It was his friend Frank Zappa—Cerphe is in Zappa’s autobiography—who got him invited. Also testifying were Twisted Sister front man Dee Snider, whose flowing blond mane made quite an entrance in the hearing room, and John Denver, the buttoned-down folkie who the committee thought would testify in favor of the censorship they were intending but did an eloquent 180-degree flip when given his chance.
Cerphe, in a suit and tie, shag haircut and impeccable moustache, warned that censorship would backfire and, ultimately, “this action will be a false cure—and just another disease at worst.”
Despite his celebrity, broadcast is a heartless business. In 2009, when his employer, 94.7 The Globe, switched formats from classic rock to pop and sent the staff, including Cerphe, packing, the Washington Post’s Paul Farhi, quoting Cerphe in an exit interview, wrote, “If he had his own station, he said, he would keep some of the popular acts of decades past but add new music to expand the playlist: ‘If I could, I’d put [WHFS] of the ’80s together with what we’re doing now, add [new music] and put it in a blender and hit liquefy.’”
Hello, Music Planet Radio.
Where do DJs fit into the entertainment landscape in 2021? It’s bad enough that the music industry is so fractionalized that it’s impossible to establish an identity. Worse, electronic performance artists appropriated their initials—DJ—when playing laptops in clubs.
“DJs hearken back to the golden age of radio, where you got to know their personalities, and that added to the listener connection,” says Jeremy Tepper, the longtime program director of several stations for SiriusXM, including the DJ-driven Outlaw Country and Willie’s Roadhouse (Willie being Nelson).
For the past several years, satellite radio has been at the forefront of keeping DJs employed for stints long enough to develop followings. “The DJs put the music in context,” Tepper says. “Since our stations span so many dimensions, someone has to connect the dots between Sun rockabilly and Sweethearts of the Rodeo, right up to what’s happening today, such as Tyler Childers.”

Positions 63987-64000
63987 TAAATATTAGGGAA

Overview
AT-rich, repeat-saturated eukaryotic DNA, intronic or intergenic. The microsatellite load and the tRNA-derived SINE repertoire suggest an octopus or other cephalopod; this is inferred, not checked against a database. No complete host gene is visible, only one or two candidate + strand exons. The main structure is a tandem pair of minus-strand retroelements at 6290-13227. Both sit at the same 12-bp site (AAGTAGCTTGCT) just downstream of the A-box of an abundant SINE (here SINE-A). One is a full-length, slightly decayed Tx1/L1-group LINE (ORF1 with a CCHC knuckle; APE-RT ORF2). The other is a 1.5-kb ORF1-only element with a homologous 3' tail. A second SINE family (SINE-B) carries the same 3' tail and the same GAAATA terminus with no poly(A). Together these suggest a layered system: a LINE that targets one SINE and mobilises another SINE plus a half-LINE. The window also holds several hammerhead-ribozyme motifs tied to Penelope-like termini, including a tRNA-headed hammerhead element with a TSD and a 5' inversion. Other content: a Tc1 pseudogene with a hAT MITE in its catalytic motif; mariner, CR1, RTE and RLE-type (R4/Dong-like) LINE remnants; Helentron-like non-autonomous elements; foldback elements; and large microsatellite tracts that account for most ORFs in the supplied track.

Popular streaming services that deliver nonstop tunes curated by the listener themselves fail on many levels. Lee Abrams can count three.
“One is the DJ at the Top 40 station who adds energy to the show, where he just keeps the momentum coming,” he says. “The other is the talk show like a [Howard] Stern, and the third thing is a lost art: What you don’t hear anymore is the sort of embellisher, who takes listeners on a little journey and really has something to say.”
Abrams was co-founder and chief programming officer of XM Satellite Radio in Washington, DC, in 1999, developing new formats, improving old ones and exploding the rules of radio as it was known. These days, Abrams consults on media content and corporate leadership, among other things, posting morsels on the rabbit hole website leeabramsmediavisions.com.
“I think a DJ needs to fit into one of those three general areas to be effective today, but because of autopilot, the era of the DJ is over,” he says. “But if a DJ really has something to add—if you can take somebody on a journey—they can be very important, a great component, but unfortunately, very few do. Putting music in context is a great skill. Unfortunately, there are very few that have it.”
Music Planet Radio—available on the web, with an app and via Amazon’s Alexa—if allowed, takes listeners on a journey, but not in a podcast way with narration. Cerphe bills the 24/7 stream as “rock without rules, music without borders.” While its roots are in classic rock, there is plenty of newer material, including things you’ve never heard before.
“The idea is to find the sweet spot for listeners, for the adult audience that grew up on classic rock and likes classic rock a whole lot, but also likes to hear new music that makes us happy,” he says. He lists Ray LaMontagne, Lana Del Rey, Portugal. The Man, Black Pumas, among others. “It works. Yeah, it works,” he concludes.
The station’s hard drive has some 5,100 titles in its memory, compared to “the same 130 songs” at a classic rock station Cerphe referenced for us earlier.
So how does a contemporary DJ not only manage to develop a global following but also win local awards doing it? By becoming part of the community.